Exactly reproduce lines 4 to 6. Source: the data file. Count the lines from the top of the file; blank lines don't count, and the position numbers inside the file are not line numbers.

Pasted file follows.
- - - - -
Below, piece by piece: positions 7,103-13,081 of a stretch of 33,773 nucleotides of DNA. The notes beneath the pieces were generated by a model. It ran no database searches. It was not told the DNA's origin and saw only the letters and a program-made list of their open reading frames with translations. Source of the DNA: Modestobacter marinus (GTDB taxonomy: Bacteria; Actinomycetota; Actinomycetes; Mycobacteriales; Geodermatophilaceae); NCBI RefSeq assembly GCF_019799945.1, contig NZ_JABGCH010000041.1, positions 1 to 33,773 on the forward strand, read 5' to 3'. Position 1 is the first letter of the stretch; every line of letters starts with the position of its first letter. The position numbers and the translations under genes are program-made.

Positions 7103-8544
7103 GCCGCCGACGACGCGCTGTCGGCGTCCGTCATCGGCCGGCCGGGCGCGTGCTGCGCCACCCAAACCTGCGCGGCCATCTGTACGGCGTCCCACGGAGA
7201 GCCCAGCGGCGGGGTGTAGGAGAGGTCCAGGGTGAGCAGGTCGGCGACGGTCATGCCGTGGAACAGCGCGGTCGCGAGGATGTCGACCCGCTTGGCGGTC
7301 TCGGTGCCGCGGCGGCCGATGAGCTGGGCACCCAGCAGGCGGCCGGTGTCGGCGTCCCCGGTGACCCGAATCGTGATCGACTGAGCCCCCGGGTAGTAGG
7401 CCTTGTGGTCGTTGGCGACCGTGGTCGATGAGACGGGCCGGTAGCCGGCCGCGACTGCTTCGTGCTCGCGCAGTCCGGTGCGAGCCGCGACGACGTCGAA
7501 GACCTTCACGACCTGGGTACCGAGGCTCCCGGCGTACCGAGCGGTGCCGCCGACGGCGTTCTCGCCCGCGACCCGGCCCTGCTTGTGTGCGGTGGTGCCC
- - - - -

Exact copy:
7201 GCCCAGCGGCGGGGTGTAGGAGAGGTCCAGGGTGAGCAGGTCGGCGACGGTCATGCCGTGGAACAGCGCGGTCGCGAGGATGTCGACCCGCTTGGCGGTC
7301 TCGGTGCCGCGGCGGCCGATGAGCTGGGCACCCAGCAGGCGGCCGGTGTCGGCGTCCCCGGTGACCCGAATCGTGATCGACTGAGCCCCCGGGTAGTAGG
7401 CCTTGTGGTCGTTGGCGACCGTGGTCGATGAGACGGGCCGGTAGCCGGCCGCGACTGCTTCGTGCTCGCGCAGTCCGGTGCGAGCCGCGACGACGTCGAA